Pakistani musicians' jazz cover tops itunes
In a music industry, which thrives on over-the-top videos and screaming Billboard promotions, Pakistan's Sachal Orchestra's innovative cover of jazz legend Dave Brubeck's Take Five became number one in the US and UK on the iTunes jazz charts recently. Here' the founder of the orchestra, Izzat Majeed, on Pakistan's cultural scene and more.music Updated: Sep 08, 2011 13:41 IST
After 25 years of musical silence, Pakistan's Sachal Orchestra has brought the great musicians of Lahore together under one roof. Music lover, Izzat Majeed, has dusted the dust off these veterans' instruments, with his determined will and passion for music. Now, the musical notes are heard over the din of political rancor - the harmony of Violin fused with the rhythms of Sitar.
In a music industry, which thrives on over-the-top videos and screaming Billboard promotions, Izzat Majeed, and the Studio's innovative cover of jazz legend Dave Brubeck's Take Five went through the roof and became number one in the US and UK on the iTunes jazz charts recently. And while the world raved about it, these gifted artists from the streets of Lahore, and the man behind it all were blissfully ignorant.
"I only came to know through people telling me and looking at the chart; it just went viral around the world all over the place. I was elated and all the musicians are very happy, and they feel on top of the world," said Majeed who came up with the idea of creating music after the death of his music-loving father. Together with his dear friend Mushtaq Soofi, Sachal Studios was set up as a custom made studio dedicated to recording with the assistance of independent consulting engineers and the famous Abbey Road Studios in London.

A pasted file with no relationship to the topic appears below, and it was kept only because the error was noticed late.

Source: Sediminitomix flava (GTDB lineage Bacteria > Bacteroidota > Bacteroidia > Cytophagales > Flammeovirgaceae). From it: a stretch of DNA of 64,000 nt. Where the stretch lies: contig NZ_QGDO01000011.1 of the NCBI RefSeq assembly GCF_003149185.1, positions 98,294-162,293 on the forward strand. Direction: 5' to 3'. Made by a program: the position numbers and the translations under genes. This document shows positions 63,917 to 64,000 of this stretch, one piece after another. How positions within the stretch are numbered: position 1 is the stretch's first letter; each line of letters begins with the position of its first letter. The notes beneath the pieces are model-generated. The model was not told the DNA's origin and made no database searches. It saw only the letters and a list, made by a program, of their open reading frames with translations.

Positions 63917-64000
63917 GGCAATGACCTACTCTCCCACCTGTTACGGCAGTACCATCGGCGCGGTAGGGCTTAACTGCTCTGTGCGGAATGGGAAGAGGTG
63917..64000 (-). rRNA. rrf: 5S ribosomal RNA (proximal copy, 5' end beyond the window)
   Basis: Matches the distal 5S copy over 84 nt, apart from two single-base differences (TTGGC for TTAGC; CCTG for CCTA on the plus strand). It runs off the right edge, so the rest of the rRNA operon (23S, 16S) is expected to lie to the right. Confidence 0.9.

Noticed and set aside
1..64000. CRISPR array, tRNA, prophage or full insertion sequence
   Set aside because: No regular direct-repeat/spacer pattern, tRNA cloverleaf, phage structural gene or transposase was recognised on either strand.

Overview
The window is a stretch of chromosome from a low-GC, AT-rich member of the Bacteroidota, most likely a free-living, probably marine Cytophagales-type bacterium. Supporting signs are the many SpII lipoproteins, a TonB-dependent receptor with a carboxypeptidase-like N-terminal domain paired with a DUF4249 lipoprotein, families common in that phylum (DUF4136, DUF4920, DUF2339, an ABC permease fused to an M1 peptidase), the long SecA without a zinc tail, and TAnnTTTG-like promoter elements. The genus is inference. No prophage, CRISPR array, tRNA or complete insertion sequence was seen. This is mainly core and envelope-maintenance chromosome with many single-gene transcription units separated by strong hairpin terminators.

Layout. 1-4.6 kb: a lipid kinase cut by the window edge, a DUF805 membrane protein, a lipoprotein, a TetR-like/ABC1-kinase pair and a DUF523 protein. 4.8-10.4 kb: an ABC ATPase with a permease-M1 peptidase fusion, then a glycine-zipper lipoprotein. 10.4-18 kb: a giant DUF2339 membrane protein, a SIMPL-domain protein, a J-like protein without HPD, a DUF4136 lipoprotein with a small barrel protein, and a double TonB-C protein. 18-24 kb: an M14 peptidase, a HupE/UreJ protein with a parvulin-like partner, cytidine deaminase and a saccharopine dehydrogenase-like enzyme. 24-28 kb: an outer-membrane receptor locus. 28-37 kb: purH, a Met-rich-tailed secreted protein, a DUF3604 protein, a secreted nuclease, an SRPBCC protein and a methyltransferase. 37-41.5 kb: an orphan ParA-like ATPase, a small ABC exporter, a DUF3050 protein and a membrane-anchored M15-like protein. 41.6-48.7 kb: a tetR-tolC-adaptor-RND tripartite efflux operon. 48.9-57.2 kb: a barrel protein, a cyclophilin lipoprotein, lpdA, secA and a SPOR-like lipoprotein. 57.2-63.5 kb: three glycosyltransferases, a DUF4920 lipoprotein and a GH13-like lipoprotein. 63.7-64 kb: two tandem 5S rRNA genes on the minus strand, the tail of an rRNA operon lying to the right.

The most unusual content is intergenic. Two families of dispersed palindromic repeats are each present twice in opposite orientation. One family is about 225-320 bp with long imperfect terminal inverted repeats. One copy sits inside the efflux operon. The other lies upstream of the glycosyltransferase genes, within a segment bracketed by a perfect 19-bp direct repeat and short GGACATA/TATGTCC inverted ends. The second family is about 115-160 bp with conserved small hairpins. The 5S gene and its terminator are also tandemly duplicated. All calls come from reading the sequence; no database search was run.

Until now, he was just living his dream, least bothered about the number games and chart toppers. But the success has opened his eyes to their own potential. "Sachal Studios and my struggle has been to bring back the great musicians of Lahore and give them the freedom to compose and the freedom to play. We have not been very good at marketing. We are in the process of finalising the marketing contracts with one of the leading Indian companies. We are also setting up our marketing arm in Pakistan. The marketing has just begun in earnest," he revealed with newfound wisdom.
But good music has never needed PR! World-class melody and a much-valued observation by the Jazz legend and original composer of Take Five Dave Brubeck who found this cover 'the most interesting version of Take Five he's ever heard' made the sales shoot though the roof.
Basking under the praise from the legend himself, Majeed said, "Dave Brubeck's commendation means a lot to me and I am very happy and proud that he enjoyed the interpretation of Take Five. The album took off after this commendation came along. Everyone looked at it and said let's have a look and see why Dave Brubeck thinks it's a wonderful interpretation of Take Five."